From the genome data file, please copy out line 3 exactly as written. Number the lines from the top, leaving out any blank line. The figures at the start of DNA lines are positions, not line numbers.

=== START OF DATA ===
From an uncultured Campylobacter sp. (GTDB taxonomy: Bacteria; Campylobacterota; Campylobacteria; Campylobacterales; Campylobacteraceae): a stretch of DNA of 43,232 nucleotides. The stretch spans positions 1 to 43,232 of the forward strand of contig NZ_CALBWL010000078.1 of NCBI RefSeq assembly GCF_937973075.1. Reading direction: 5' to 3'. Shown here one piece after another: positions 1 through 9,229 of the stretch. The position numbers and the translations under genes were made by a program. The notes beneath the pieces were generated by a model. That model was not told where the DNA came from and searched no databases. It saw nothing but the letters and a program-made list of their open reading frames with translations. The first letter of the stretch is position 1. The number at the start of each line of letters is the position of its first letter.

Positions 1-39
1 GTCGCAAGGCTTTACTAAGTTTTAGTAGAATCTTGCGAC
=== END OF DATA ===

1 GTCGCAAGGCTTTACTAAGTTTTAGTAGAATCTTGCGAC